Horror is certainly not my usual review fare here. I don’t like scary things, or gory things, or creepy things. When NBC’s Hannibal started airing last year, I watched the fandom grow and thought, “no, Saika. We will not start another show about two white guys who are no-homo best buds. Especially not when one of them is a freaking cannibal serial killer, Jesus.”
I held out for a couple weeks at best, staunchly ignoring the beautiful cinematography and brilliant use of social media, and then I heard a rumor that David Tennant might be in an episode as one of the weekly bad guys. That turned out to be a total rumor, but hearing it totally broke my resolve to avoid it, and I found myself drawn in by Bryan Fuller’s re-imagining of the Hannibal universe.
The first season of Hannibal follows FBI profiler Will Graham as he struggles with his ability to empathize with the serial killers he helps catch. This leads him to begin sessions with psychiatrist Hannibal Lecter, and the two become fast friends over the course of the season, bonding over Will’s issues and the care of an orphaned teenage girl they rescued from a murderous parent.
It’s a real shame, then, that Hannibal is actually a sociopathic cannibalistic serial killer who’s emotionally manipulating Will and everyone else around him to avoid being caught.
The show is truly an experience to watch. Clearly we, the audience, already know who and what Hannibal is, which gives an unsettling edge to every single one of his interactions with the other characters. Hannibal’s dinner parties are especially unsettling because that might well be an actual pork chop but it could also be people.
I had very little familiarity with the Hannibal canon before watching the show. I’d seen Silence of the Lambs once several years ago, and that was it. It wasn’t till I caught a rerun of the Red Dragon movie on TV a few weeks ago that I realized just how impressive the NBC show was as far as reinterpretations of canon go.
Red Dragon was a movie about and for white dudes. Hannibal has taken the cast of characters from that movie and genderbent or racebent at least half of the characters. Real life married couple Laurence Fishburne and Gina Torres play Will’s boss Jack Crawford and his wife, and the journalist Freddy Lounds is now Freddie Lounds, just for starters. The cast also features several other women and people of color as talented and proficient members of their respective fields, which is great. And while Ed Norton’s Will Graham wasn’t the most socially apt guy, Hugh Dancy’s character takes his discomfort with human interaction to a new level of social anxiety and coping issues.
The show also has no interest in contributing to the male gaze. (For a great discussion of this, see this post on Tumblr.) Rather, the most intense focus is on the relationship between Will and Hannibal, which is framed as nearly a love story. Given that most victims of serial killings are women, the show is realistic in that many of its murder victims are female. However, showrunner Bryan Fuller has promised to avoid sexual violence against its female characters, despite the original books being rife with rape. It’s a particularly strong stance to take given that the show is already very dark: it says that even though they will show gruesome murders and encourage the audience to sympathize with a cannibal, using rape as a plot device is a line they are not willing to cross.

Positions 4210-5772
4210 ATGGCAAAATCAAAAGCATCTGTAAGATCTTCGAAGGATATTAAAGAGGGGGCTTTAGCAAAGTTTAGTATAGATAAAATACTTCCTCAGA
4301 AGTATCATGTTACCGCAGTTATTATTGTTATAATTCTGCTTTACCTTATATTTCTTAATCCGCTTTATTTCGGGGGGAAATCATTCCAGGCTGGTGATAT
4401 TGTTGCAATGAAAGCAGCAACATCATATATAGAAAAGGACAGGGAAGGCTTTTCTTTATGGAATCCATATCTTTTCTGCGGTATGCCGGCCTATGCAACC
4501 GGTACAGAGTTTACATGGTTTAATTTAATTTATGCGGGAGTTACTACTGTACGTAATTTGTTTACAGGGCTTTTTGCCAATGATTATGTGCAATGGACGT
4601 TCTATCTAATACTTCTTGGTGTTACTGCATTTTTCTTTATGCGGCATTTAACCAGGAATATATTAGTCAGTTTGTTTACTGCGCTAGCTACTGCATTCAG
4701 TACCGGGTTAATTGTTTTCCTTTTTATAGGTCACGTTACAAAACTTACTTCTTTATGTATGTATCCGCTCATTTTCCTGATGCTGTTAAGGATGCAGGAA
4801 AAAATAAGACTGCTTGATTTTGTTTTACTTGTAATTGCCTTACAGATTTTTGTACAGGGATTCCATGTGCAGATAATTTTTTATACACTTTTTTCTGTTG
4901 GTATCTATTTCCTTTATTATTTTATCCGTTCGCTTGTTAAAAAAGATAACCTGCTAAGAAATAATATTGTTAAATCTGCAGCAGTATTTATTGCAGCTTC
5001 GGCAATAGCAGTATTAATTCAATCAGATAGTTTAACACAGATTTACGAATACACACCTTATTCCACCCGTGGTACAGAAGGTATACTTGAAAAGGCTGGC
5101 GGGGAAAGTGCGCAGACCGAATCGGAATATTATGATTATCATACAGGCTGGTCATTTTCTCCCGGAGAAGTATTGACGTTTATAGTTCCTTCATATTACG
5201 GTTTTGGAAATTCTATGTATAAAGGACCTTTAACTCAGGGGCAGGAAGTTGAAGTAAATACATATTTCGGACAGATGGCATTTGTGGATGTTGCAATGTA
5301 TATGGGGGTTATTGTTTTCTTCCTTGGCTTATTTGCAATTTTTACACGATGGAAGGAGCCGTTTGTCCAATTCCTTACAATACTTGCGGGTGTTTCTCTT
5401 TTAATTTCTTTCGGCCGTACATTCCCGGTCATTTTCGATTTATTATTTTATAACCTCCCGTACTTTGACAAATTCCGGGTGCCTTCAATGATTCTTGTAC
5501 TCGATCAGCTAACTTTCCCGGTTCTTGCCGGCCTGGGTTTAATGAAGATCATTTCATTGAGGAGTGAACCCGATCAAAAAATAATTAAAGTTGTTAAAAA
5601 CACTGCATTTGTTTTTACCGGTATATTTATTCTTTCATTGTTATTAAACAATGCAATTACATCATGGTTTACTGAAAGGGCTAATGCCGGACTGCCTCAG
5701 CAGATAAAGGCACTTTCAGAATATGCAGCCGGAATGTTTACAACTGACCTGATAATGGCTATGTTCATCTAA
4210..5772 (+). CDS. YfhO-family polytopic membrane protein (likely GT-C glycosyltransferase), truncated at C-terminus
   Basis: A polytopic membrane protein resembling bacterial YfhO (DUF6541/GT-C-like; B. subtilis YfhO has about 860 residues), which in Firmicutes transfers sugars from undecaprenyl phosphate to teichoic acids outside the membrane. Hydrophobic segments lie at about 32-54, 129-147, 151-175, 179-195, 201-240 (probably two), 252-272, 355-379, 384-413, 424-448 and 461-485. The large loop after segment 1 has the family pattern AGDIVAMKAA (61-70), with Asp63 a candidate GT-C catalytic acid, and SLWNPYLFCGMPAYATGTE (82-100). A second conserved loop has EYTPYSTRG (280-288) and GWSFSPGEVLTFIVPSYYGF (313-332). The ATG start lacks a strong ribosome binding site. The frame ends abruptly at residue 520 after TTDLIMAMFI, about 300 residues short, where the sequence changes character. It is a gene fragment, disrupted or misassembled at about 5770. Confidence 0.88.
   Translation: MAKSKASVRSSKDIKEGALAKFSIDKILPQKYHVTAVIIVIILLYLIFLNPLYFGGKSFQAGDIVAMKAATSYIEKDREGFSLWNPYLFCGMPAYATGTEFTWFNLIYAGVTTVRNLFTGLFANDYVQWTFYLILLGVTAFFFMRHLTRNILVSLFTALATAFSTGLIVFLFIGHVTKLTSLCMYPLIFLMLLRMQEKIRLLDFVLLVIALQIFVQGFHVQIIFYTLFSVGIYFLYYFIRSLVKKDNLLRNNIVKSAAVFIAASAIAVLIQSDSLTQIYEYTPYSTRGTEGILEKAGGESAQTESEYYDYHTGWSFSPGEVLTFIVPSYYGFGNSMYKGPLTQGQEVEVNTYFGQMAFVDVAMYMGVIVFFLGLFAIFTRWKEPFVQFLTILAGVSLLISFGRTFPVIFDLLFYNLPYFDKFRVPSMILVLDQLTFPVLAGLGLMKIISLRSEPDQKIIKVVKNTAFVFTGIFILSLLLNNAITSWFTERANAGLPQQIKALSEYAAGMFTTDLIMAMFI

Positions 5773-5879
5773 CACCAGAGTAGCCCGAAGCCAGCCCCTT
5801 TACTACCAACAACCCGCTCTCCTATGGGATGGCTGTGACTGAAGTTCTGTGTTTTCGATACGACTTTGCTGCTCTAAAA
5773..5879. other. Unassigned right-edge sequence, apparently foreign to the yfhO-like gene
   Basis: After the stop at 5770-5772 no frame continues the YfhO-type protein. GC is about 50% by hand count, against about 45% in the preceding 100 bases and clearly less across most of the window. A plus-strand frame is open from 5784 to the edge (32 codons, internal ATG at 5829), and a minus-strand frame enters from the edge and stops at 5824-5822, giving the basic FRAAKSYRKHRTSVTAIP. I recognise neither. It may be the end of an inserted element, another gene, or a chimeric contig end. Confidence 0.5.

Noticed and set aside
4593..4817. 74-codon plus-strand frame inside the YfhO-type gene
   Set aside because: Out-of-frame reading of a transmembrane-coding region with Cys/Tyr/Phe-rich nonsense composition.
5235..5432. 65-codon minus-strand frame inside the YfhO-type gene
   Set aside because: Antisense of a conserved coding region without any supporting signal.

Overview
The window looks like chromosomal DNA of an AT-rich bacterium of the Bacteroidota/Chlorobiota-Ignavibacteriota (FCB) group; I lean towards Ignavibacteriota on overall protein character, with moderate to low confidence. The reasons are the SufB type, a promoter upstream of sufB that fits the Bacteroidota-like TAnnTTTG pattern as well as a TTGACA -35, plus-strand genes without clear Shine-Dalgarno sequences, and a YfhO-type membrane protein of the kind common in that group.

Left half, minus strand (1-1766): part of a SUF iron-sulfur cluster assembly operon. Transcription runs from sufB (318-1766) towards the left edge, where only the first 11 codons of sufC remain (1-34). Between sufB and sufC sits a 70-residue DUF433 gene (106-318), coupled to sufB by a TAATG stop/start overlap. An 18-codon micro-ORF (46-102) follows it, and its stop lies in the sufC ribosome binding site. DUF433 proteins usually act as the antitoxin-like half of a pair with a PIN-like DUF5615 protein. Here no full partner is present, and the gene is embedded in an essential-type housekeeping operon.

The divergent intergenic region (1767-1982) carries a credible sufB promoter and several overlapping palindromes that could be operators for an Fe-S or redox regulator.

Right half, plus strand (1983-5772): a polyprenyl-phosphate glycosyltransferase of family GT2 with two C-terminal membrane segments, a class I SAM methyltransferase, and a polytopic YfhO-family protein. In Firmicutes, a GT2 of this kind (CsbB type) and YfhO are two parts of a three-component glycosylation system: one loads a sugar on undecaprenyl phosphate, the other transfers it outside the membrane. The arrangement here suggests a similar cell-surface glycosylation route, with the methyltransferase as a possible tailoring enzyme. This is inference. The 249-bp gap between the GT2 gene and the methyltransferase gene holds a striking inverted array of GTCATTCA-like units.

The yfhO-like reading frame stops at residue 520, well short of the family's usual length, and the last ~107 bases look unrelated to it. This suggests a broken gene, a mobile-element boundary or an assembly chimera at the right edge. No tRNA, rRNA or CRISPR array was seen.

My absolute favorite thing about the show, though, is the relationship it has with its fandom, lovingly dubbed ‘fannibals’. The fannibals are a shockingly bright and happy fanbase given the subject matter of their show, and everyone involved with the production of the show is thrilled by fans’ enthusiasm.
I was surprised at the demographic that the show was reaching. A significant portion was young, smart, well-read women; they really responded to this show and I typically relate to young, bright ladies [laughs]. It was nice to see how enthusiastic and passionate they were. And, also, happy in the face of the dark material. They found joy and hope in something that is arguably quite bleak. I found that really rewarding and as somebody who is a fan of many things myself, I appreciate and relate to being enthusiastic about a show you love. I think it’s wonderful.
This quote blew me away when I first encountered it, because it’s so respectful. This is a guy who discovered that the majority of his fanbase was female and was delighted by it. It’s rare and very welcomed that women’s fannishness is considered a positive thing—and my god, he referred to us as women rather than girls! The nbchannibal Tumblr is also a joy to follow: they seem to truly have a solid grasp on interacting with fans, and they are always in awe of the skill of fan creators.
All that said, this show is not for everyone. It comes with a laundry list of trigger warnings, from extreme gore to psychological manipulation to jump scares to, well, cannibalism, and much more. Like I said, it’s not usually my type of show either, so there’s no shame in deciding it’s not for you. I definitely enjoyed watching it, though, so if you do check it out, know that I’ll be here waiting for you to join me in hoping that someone will finally help Will Graham. Hannibal returns for a second season at the end of February, so now is the perfect time to get caught up!